Hundreds of environmentalists, landowners and others showed up. Supporters rallied before the meeting with a procession as they carried signs in support of releasing more wolves into the wild in Arizona and New Mexico.
The U.S. Fish and Wildlife Service began its series of public hearings earlier this week in Denver. Meetings are also planned for Arizona and California.
The agency is seeking comments on a pair of proposals that will determine how it moves forward with the program.
One proposal calls for listing Mexican wolves as an endangered subspecies and delisting gray wolves elsewhere. The other proposal would revise a rule that classifies Mexican wolves as an experimental population.
Wolf supporters say state and federal wildlife managers haven't done enough to help Mexican gray wolves repopulate parts of Arizona and New Mexico.
Ranchers and community leaders in rural areas oppose any plans that would expand the program and the locations where the wolves could be released. They say the program has threatened the livelihoods and safety of residents who live in areas that border the reintroduction zone.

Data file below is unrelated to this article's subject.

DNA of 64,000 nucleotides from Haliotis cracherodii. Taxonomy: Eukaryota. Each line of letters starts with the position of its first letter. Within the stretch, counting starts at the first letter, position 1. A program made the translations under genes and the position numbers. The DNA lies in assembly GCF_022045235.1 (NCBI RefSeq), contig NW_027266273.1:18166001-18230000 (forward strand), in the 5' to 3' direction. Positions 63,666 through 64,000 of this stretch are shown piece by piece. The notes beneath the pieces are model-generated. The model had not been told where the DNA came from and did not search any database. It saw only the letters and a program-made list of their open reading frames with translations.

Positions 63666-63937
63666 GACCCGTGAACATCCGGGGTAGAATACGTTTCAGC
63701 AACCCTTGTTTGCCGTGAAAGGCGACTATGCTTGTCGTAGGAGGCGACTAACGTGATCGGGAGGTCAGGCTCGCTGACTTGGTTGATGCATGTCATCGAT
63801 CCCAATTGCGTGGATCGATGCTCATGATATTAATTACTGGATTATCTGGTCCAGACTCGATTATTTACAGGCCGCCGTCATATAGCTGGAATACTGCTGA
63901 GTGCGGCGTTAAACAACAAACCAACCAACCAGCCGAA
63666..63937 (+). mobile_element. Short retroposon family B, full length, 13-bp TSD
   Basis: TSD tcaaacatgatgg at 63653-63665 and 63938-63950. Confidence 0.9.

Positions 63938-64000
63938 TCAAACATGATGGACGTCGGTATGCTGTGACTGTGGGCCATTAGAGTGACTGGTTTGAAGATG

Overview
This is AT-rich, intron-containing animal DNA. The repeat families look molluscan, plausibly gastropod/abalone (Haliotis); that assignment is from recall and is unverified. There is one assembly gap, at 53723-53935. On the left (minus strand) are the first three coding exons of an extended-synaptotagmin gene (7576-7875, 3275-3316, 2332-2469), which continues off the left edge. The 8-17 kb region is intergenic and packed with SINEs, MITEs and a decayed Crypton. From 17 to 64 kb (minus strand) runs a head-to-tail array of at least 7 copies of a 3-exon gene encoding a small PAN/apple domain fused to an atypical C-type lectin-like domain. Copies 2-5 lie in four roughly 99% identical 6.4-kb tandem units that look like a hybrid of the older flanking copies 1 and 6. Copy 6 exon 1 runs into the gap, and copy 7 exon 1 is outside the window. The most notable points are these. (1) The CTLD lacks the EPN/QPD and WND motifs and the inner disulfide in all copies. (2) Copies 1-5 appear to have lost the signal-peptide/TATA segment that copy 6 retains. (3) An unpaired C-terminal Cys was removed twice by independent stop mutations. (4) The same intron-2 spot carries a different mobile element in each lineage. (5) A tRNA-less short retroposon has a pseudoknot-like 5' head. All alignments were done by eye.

Federal officials began Wednesday's meeting by outlining the history of the Mexican wolf for the crowd.
A subspecies of the gray wolf, the Mexican wolf was added to the federal endangered species list in 1976. The 15-year effort to reintroduce them in New Mexico and Arizona has stumbled due to legal battles, illegal shootings, politics and other problems.
The last survey, done nearly a year ago, showed there were at least 75 wolves in the wild in the two states. Tens of millions of dollars have been spent on the program over the past decade, and officials have acknowledged that growing the population has proven difficult.